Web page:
Edward T. Oakes, S.J. is one of the foremost scholars of the thought of Hans Urs von Balthasar. He quotes a passage where the latter is decrying modern man’s inability to create authentic culture: “Before the dawn of the technical age it was easier to create genuine culture from genuine recollection. Life was more peaceful; man’s surroundings expressed eternal values more directly. How immediately can a landscape absent of men unite us to God, for example high mountains, a large forest, or a freely flowing river? In the cities, however, only man’s handwriting is everywhere visible. Concrete and glass do not speak of God; they only point to man who is practically glorified in them.”
Then Oakes comments: “Perhaps Christians will wake up to this pathos and create, like the Benedictine monasteries after the collapse of the Roman Empire, little islands of civilization and peace, where prayer becomes once again possible in union with nature; but the prospects for such a turn of events, it should go without saying, are not bright.” [v]
Perhaps the prospect of another St. Benedict establishing hundreds of little islands of Catholic culture to renew our civilization are not bright, but hundreds of small places of great variety have been established throughout the Catholic world that offer something of a transcendent culture for modern people. Madonna House is one of them.
Ratzinger asks” “So how can Europe attain a Christian civil religion that overcomes the boundaries between denominations and gives voice to values that sustain society rather than console the individual? Such creative minorities cannot be built by experts, since no committee or council, whoever its members, can possibly generate a global ethos. Something living cannot be born except from another living thing. Here is where I see the importance of creative minorities.” (120) Then he gives this beautiful description of a Christian creative minority:
Human beings who in their encounters with Christ have discovered the precious pearl that give value to all life (Matthew 13:45ff.), assuring that the Christian imperatives are no longer ballast that immobilizes humanity, but rather wings that carry it upward. Such minorities are formed when a convincing model of life also becomes an opening toward a knowledge that cannot emerge amid the dreariness of everyday life. Such a life choice, over time, affirms its rationale to a growing extent, opening and healing a reason that has become lazy and tired. There is nothing sectarian about such creative minorities. Through their persuasive capacity and their joy, they reach other people and offer them a different way of seeing things. (120-121)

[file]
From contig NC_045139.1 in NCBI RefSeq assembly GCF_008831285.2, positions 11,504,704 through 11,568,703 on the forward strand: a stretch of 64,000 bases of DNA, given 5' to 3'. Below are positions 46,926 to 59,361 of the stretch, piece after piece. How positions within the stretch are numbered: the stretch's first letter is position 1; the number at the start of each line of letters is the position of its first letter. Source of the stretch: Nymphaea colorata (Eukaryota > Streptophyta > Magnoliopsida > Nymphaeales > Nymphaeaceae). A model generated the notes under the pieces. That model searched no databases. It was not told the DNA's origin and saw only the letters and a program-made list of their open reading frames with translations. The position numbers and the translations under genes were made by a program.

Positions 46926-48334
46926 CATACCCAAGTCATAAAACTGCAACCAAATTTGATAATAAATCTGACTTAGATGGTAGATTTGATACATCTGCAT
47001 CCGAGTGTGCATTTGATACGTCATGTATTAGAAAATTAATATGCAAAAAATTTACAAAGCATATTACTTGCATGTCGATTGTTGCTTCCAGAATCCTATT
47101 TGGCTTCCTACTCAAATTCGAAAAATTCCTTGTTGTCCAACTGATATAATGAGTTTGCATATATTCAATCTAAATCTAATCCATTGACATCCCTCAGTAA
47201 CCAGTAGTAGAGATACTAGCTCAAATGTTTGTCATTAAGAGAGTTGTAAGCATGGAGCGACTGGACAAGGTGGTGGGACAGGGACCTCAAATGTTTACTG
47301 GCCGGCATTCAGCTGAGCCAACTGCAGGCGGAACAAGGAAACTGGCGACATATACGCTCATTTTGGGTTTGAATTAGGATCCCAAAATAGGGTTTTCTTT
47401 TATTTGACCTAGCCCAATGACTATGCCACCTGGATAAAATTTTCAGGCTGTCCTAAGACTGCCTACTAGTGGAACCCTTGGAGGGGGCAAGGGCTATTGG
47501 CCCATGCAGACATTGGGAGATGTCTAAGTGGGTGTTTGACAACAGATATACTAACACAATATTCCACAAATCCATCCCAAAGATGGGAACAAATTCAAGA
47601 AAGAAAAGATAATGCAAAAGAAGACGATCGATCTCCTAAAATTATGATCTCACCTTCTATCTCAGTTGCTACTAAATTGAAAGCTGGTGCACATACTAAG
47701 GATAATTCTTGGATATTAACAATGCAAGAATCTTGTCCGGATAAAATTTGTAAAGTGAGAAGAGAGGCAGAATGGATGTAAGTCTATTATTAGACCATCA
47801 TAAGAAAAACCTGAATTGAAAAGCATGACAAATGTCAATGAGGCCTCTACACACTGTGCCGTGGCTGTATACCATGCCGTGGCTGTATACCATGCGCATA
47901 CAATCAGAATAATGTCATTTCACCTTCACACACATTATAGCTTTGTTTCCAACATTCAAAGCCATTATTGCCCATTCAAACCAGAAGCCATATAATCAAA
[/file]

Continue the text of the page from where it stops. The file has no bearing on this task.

This passage can serve, along with Dawson’s understanding of a Christian community, as a broad definition of Madonna House. Madonna House was not born from some abstract plan of what a Catholic community should be, worked out by experts; much less was it put together by a committee! It came forth like a baby from a very “living thing,” our foundress, Catherine Doherty, “a convincing model of life.”
It is significant that in this exchange with Marcello Pera about roots, Ratzinger, in his concluding remarks, dwells considerably on this need for creative minorities: “The medieval monastic communities knew forms of belonging or of reference to the monastic family that enabled their energies to renew the Church and society as a whole Meeting places that become yeast’ (Matthew 13:33) – a pervasive force that acts beyond the more closed sphere until it reaches everybody – should therefore be formed around the minorities that have been touched by faith.” (122)